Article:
A master of his art, silent star Mat Noh departs
Mat Noh, a member of Singapore's 1977 football team, dies after heart attack
Former national footballer Mohamed Noh Hussein, who was a household name to many Singaporeans in the 1970s, died yesterday morning.
The 67-year-old former winger had suffered a heart attack on Sunday morning and was in critical condition at Sengkang General Hospital.
A member of Singapore's famed 1977 Malaysia Cup-winning side, "Mat Noh" became a reluctant poster boy for the team because of his good looks as well as his dribbling ability and skill.
The Football Association of Singapore (FAS) paid tribute to Noh in a Facebook post, recalling how he "also famously scored the winning goal in the first round of World Cup qualifiers on 6 March 1977, firing home a penalty in a 1-0 win at Kallang Stadium against a strong Malaysian side regarded as one of Asia's best at the time".
FAS president Lim Kia Tong said: "Like a true professional and role model, Mat Noh shied away from publicity and chose to let his talking be done on the pitch. Even when it was time to hang up his boots, he did it without much fanfare and fuss.
"Yet the impact that he left upon the generation of Singapore football fans was a lasting one, given the sheer number of messages that I received from numerous members of the football fraternity as well as the fans once they heard the unfortunate news about him yesterday."
Noh married local singing star Rahimah Rahim, with whom he had a daughter Pearl Nur Hida. The pair divorced in 1988 after 11 years.
In a Facebook post yesterday, Rahimah wrote that her former husband has returned to God. "May he be placed among the righteous," she added.
After Singapore were thrashed 4-0 by Selangor in the Malaysia Cup final in 1981, Noh retired from football.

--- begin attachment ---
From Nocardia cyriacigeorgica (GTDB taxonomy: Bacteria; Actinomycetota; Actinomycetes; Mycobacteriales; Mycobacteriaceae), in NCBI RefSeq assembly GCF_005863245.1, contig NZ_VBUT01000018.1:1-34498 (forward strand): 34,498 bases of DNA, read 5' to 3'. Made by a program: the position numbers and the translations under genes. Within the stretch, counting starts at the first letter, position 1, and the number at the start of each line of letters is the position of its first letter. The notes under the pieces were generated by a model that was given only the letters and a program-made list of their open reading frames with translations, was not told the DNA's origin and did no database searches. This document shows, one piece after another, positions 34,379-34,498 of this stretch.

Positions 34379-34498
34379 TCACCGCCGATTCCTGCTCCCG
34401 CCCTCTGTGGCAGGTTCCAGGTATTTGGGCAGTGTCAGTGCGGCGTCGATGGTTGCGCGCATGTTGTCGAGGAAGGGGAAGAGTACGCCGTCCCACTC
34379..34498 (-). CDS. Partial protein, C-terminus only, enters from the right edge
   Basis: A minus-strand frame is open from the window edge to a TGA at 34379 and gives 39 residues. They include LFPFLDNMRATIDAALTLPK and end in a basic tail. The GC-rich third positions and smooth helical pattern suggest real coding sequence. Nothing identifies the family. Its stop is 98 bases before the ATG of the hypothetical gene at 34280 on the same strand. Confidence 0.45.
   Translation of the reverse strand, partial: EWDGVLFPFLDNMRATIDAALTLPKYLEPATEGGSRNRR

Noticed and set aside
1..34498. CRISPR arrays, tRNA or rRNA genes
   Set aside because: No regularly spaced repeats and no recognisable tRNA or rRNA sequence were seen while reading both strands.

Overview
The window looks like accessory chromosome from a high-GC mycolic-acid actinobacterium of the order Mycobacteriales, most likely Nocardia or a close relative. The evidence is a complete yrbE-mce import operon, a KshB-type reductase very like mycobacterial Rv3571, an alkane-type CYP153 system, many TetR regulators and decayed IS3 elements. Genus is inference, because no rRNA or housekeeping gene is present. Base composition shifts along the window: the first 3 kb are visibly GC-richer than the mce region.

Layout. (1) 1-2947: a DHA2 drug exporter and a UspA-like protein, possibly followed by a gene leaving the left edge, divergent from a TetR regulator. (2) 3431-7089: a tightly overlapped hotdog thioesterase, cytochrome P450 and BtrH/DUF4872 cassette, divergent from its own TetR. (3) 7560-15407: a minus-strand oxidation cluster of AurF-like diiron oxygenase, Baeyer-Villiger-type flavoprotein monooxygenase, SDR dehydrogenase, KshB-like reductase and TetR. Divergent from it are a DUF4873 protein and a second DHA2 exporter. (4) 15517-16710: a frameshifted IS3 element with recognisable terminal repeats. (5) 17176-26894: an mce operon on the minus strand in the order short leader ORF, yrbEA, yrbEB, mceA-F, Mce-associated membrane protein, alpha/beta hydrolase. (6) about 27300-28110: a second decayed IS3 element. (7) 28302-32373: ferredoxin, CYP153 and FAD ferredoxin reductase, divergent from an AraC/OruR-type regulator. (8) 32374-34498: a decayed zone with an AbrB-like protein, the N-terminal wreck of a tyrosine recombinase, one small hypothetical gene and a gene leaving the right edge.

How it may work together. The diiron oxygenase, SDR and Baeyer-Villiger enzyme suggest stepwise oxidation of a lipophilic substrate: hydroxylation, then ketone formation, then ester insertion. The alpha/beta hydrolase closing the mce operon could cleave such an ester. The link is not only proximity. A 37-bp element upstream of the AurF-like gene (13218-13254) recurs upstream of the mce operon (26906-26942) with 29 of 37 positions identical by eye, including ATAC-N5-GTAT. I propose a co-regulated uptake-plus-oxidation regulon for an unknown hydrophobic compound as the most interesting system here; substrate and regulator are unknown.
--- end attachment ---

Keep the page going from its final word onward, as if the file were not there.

Former Lions striker Ho Kwang Hock, 66, knew Noh since their youth and described the latter as a quiet, disciplined star who stayed away from the limelight and was a favourite of the late legendary coach Choo Seng Quee.
He said: "He was a gentleman who worked very hard in training - he just wanted to get his job done and that's why he was Uncle's (Choo) blue-eyed boy.
"He never argued with anyone, worked hard and that's how he became a notable footballer.
"He is one guy who didn't want any publicity."
Ho, who was also Noh's colleague in The Straits Times Press' marketing department from 1978 to 1981, said it is a pity that they won't get to have a meal together, something that they had been planning this year, along with teammates such as Quah Kim Song.
Despite his reserved nature, many also remember Noh as being generous with his advice.
Former national goalkeeper Yakob Hashim, who was just a teenager when he joined the national team in 1979, recalled how Noh's advice about the importance of planning for life after football has stuck with him over the years.
Yakob, who joined the police force after retiring from football, said: "He said that fame is just short (term) glory, you must always prepare yourself after that.
"I took his advice to prepare after my playing career and it's helped me through my life, to be a better family man and to take care of my family well.
"I'm very grateful to God that I got to know him."